“...at Snell, you can largely work to the schedule you want to.”
On the subject of base pay, the view was that “the Phoenix office has increased compensation in conjunction with similar firms, but in other offices [like Denver] it's not in line with the market. Compensation is monitored closely but it's not market across the board at the moment.” Before we went to press, the firm told us that salary increases had taken place throughout the latter half of 2018, and that base salaries were felt to be either market or close to market in each domestic jurisdiction. With bonuses, “they look at what you do for the firm and the community, as well as how many hours you've reached, but we have black box compensation, and no one knows what each other's bonus is.” Another concluded: “That's part of the culture that could improve.”
“At Snell, you can largely work to the schedule you want to,” one source commented, reflecting the flexible stance on hours described by others. “I'm an early riser, for instance, and will work hard during the week so I don't have to work at the weekend.” Of course, this doesn't mean that a “last-minute project” won't impact working hours, and associates acknowledged that they “do work some nights and weekends – that happens when you're a junior, but it's not a regular occurrence.”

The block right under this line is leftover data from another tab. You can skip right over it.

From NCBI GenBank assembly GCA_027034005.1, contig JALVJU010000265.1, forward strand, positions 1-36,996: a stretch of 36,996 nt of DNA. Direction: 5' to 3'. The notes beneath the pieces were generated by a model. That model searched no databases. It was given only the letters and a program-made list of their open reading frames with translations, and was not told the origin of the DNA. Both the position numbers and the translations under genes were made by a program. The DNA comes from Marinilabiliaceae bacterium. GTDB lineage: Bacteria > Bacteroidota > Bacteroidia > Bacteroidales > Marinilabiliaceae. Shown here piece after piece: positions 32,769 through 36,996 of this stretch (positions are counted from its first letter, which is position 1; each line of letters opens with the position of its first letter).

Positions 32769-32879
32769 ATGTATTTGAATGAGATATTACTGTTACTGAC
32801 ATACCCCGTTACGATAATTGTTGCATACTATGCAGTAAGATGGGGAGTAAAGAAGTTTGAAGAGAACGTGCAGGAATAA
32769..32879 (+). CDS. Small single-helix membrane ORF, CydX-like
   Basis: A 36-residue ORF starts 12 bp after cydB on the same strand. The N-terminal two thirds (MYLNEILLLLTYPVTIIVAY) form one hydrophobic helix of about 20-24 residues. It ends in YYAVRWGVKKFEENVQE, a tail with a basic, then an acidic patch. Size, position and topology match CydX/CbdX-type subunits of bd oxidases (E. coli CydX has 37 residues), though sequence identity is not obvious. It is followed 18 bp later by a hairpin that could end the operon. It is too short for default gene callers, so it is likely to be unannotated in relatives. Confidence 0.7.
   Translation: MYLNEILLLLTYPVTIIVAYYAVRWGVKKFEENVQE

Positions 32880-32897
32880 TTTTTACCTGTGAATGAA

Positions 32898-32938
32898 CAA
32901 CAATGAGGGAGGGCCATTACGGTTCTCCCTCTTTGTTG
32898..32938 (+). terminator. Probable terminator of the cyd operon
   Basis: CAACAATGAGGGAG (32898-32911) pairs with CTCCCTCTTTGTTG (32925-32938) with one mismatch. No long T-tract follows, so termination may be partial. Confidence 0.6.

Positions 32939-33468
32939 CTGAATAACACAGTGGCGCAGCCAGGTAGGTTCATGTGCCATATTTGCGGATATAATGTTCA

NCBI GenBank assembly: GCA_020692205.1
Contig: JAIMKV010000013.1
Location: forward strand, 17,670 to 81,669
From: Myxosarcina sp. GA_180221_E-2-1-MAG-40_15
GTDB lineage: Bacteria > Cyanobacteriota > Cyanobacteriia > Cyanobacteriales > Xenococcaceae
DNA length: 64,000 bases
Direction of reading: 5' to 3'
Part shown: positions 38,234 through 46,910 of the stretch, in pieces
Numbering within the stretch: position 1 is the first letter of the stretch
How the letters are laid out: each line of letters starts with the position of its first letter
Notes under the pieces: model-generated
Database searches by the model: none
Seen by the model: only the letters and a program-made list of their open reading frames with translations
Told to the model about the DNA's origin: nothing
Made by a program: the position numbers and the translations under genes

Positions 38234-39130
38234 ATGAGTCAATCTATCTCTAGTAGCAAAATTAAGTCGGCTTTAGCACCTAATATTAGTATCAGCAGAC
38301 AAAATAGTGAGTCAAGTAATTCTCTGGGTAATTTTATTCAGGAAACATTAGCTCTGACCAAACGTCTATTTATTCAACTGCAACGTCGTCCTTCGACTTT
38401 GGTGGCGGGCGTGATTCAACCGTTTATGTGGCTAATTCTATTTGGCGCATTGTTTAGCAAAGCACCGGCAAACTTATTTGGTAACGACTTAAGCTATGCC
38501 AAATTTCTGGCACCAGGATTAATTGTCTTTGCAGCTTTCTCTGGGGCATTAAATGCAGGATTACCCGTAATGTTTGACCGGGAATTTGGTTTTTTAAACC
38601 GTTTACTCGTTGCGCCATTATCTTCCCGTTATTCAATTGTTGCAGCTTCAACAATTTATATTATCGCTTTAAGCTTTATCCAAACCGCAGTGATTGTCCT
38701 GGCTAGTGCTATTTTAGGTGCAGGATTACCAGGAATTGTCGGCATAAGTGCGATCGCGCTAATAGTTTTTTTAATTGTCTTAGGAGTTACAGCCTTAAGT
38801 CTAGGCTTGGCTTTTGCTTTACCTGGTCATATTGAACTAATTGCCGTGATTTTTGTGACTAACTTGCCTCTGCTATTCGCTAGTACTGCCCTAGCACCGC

All attorneys at Snell can count up to 50 hours of pro bono as billable. Our interviewees added that there's actually an “informal expectation” that attorneys get close to the 50 mark, and that there's “an entire section on our annual evaluations that's devoted to pro bono.” In Phoenix, sources found it “easy to find pro bono work” and highlighted that two Snell attorneys attend the Volunteer Lawyers Program every Tuesday, which is “super cool – you're able to work with individuals who are having trouble and represent them.” Those in Orange County were also pleased: “The firm circulates emails and hosts meetings for those that want to engage with pro bono – you don't have to search it out.” In the smaller offices we heard that “it's more a case of you going out there and finding what makes you happy.”
Pro bono hours
- For all US attorneys: 13,229
- Average per US attorney: 31.8
Diversity & Inclusion
“We're primarily a Western firm, so some of the hurdles we face with diversity are geographic,” said a Phoenix-based source. “Recruiting across the country becomes problematic,” a Salt Lake City interviewee agreed, adding: “We're so removed from the coastal influx of diverse candidates – our regionality does affect diversity.” Sources pointed to the firm's Fellowship for Advancement and Resources (FAR) pipeline program as a positive though: “We're using the FAR program as a recruiting tool – we're thinking, 'Wow, look at these awesome people coming through – let's hire them!'”
Snell & Wilmer LLP
One Arizona Center,
400 East Van Buren Street ,
- Head Office: Phoenix, AZ
- Number of domestic offices: 9
- Number of international offices: 1
- Partners (US): 206
- Associates (US): 159